None of the defendants appeared.   The district court entered a default judgment against all defendants and held an inquest to address various issues, including damages, on February 28, 2003.   See Smith v. Islamic Emirate of Afghanistan, 262 F.Supp.2d 217, 220 (S.D.N.Y.2003) (“Smith I”).   In a detailed opinion dated May 16, 2003 (as amended), the district court noted, with respect to sovereign defendants such as Iraq and Hussein, that some quantum of proof as to liability was required to award damages in the event of a default.   See id. at 222 (citing 28 U.S.C. § 1608(e)).   The district court then analyzed the decisions of this Court and of the courts in our sister circuits and concluded that the quantum of proof required to sustain damages against a defaulting sovereign is identical to that required to withstand a motion for judgment as a matter of law pursuant to Federal Rule of Civil Procedure 50:  whether sufficient evidence is proffered that a reasonable jury could render a verdict in favor of plaintiff.  Id. at 223-24 (citing Ungar v. Islamic Republic of Iran, 211 F.Supp.2d 91, 98 (D.D.C.2002)).   Amidst the debate about whether Iraq was involved in the September 11 attacks, the district court reviewed Plaintiffs' proffered evidence, which largely consisted of the expert testimony of Robert James Woolsey, Jr., the former Director of the Central Intelligence Agency, and of Dr. Laurie Mylroie, an expert on Iraq, and concluded that “plaintiffs have shown, albeit barely, ‘by evidence satisfactory to the court’ that Iraq provided material support to bin Laden and al Qaeda.”   Smith I, 262 F.Supp.2d at 232 (quoting 28 U.S.C. § 1608(e)).   The court went on to award Plaintiffs total damages of approximately $104 million, with Iraq deemed responsible for approximately $63.5 million of the total.  Id. at 240-41.   Final judgment was entered on July 14, 2003.   The judgment is not at issue in this appeal, and we assume its validity for the present purposes.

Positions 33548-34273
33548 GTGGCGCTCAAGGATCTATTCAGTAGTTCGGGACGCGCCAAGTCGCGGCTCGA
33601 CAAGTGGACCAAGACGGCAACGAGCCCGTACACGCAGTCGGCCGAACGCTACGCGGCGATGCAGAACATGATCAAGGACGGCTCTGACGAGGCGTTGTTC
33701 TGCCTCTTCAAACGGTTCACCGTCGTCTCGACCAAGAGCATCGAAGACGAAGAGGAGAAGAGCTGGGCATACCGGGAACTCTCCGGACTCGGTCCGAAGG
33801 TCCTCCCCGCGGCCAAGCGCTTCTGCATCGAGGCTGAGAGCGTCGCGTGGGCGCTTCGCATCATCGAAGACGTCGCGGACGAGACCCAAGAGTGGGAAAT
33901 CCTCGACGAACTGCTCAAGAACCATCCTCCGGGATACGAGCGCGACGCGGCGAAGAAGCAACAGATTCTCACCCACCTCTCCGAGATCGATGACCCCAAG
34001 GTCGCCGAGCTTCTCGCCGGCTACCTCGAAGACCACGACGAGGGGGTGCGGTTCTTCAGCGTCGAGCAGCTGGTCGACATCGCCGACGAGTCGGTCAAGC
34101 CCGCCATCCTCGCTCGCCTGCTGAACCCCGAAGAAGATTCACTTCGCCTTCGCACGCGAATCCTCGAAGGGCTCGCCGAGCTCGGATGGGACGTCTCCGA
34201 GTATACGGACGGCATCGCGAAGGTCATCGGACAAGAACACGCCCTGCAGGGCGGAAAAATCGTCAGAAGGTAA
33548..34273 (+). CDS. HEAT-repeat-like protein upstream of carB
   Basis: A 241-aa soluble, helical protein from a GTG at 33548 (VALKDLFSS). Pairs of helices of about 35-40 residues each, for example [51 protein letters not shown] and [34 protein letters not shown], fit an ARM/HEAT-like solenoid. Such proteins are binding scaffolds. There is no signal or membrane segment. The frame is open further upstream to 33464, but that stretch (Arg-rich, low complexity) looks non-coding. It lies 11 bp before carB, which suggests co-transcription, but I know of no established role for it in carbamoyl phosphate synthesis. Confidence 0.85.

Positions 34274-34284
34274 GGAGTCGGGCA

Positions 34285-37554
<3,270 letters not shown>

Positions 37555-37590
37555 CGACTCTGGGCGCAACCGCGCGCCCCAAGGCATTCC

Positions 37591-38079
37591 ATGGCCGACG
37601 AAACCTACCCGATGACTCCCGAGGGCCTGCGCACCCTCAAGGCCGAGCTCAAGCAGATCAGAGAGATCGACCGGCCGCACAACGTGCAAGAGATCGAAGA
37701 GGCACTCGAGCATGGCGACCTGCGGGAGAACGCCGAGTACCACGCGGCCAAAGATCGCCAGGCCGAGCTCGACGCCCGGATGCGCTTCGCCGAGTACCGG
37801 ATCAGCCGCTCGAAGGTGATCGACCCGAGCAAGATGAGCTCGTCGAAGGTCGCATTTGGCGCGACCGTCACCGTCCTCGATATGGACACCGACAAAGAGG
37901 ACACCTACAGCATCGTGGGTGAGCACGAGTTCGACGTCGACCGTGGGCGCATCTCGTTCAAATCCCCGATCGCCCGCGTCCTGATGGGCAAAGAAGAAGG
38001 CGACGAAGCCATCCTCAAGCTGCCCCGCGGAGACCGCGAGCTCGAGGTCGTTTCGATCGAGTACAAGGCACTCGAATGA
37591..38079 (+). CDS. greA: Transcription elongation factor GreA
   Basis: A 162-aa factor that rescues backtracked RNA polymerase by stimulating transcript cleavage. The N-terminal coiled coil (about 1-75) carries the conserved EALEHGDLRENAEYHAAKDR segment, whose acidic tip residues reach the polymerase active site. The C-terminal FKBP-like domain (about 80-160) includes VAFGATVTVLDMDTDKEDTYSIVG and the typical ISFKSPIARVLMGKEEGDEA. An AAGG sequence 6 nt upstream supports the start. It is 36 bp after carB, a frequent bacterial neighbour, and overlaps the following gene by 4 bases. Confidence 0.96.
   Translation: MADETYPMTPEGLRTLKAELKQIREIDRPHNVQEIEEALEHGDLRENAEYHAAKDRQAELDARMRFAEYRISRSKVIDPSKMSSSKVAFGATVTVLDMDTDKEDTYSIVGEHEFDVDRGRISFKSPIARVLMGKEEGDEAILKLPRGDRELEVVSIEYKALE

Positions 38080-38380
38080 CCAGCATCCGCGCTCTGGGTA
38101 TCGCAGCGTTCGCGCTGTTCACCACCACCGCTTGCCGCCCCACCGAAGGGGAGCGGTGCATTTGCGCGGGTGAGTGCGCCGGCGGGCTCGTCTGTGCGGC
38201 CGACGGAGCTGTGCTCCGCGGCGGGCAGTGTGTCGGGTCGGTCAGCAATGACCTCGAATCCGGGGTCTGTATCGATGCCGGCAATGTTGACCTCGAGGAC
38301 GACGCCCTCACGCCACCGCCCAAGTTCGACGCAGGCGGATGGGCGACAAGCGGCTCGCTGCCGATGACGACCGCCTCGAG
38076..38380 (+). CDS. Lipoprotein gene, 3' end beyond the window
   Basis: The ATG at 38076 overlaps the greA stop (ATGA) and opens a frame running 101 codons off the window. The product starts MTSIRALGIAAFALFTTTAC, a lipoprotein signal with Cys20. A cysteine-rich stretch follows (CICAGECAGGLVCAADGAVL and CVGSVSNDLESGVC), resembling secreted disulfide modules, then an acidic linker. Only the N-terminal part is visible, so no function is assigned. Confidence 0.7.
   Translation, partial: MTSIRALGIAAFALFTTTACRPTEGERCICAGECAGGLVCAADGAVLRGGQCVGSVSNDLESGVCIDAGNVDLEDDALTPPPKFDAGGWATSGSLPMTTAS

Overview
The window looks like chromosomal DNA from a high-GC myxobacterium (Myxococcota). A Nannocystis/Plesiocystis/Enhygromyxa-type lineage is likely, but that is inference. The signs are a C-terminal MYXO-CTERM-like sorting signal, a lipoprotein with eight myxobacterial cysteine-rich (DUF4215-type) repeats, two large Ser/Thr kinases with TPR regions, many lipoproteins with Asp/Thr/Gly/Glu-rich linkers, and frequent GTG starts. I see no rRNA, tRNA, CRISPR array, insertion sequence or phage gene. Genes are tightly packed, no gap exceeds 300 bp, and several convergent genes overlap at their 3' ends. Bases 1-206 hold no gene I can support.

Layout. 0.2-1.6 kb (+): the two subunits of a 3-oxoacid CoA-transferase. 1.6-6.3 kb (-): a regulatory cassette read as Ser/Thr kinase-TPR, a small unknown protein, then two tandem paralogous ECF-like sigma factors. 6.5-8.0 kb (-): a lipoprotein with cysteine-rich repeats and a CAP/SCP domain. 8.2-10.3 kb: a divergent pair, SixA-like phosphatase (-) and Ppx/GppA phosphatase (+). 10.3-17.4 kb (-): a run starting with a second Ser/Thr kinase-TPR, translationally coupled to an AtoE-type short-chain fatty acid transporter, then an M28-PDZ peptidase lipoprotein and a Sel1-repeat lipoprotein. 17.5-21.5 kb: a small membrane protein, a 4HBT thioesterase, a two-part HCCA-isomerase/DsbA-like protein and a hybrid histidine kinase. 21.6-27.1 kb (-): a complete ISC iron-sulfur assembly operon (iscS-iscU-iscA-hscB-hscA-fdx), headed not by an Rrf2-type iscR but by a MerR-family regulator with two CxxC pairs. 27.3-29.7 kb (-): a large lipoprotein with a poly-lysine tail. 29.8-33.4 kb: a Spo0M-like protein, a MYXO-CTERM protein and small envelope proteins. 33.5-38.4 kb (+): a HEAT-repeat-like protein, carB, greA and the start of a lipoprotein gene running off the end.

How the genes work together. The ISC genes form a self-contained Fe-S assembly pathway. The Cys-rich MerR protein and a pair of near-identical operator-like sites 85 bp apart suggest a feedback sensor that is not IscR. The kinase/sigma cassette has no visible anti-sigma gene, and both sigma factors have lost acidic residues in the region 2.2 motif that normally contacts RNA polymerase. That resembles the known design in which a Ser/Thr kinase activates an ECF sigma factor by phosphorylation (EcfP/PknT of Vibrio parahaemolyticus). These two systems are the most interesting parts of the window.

Plaintiffs brought the present declaratory judgment action against defendants Federal Reserve Bank of New York and the Honorable John W. Snow, Secretary of the Treasury (“Defendants”) in July 2003, seeking to satisfy their judgment against the Republic of Iraq by attaching certain Iraqi assets that are held by the Federal Reserve Bank of New York (the “Assets”).   Plaintiffs sought this relief pursuant to the authority of section 201 of the Terrorism Risk Insurance Act, Pub. L. No. 107-297, 116 Stat. 2322 (Nov. 26, 2002) (“TRIA”), which states that “in every case in which a person has obtained a judgment against a terrorist party on a claim based upon an act of terrorism, ․ the blocked assets of that terrorist party ․ shall be subject to execution ․ in order to satisfy such judgment.”   TRIA § 201, 116 Stat. at 2337.

Defendants opposed the attachment, moving for summary judgment on two grounds.   First, they noted that President George W. Bush, acting pursuant to the authority granted him by the International Emergency Economic Powers Act, 50 U.S.C. §§ 1701-1707 (as amended) (2003) (“IEEPA”), had issued an Executive Order confiscating all frozen Iraqi assets held by the government and vesting title to those assets in the United States Department of the Treasury.   See Exec. Order No. 13,290, 68 Fed. Reg. 14,307 (Mar. 20, 2003) (the “March 20th Order”).   Therefore, Defendants argued, the funds at issue were no longer “blocked funds” for purposes of TRIA when Plaintiffs' judgment was entered.   Defendants further pointed out that section 1503 of the Emergency Wartime Supplemental Appropriations Act of 2003, Pub. L. No. 108-11, 117 Stat. 559 (Apr. 16, 2003) (“EWSAA”), gave the President the authority to “make inapplicable with respect to Iraq” any law “that applies to countries that have supported terrorism.”   EWSAA § 1503, 117 Stat. at 579.   Defendants argued that the President had exercised this authority and made TRIA inapplicable to Iraq, thereby undermining Plaintiffs' right to execute against the funds.   See Presidential Determination No. 2003-23, 68 Fed. Reg. 26,259 (May 7, 2003);  see also Message to the Congress Reporting the Declaration of a National Emergency with Respect to the Development Fund for Iraq, 39 Weekly Comp. Pres. Doc. No. 21, at 647-48, 2003 WL 13973315 (May 26, 2003) (specifically referencing TRIA § 201 as among the laws made inapplicable by the May 7 Executive Order).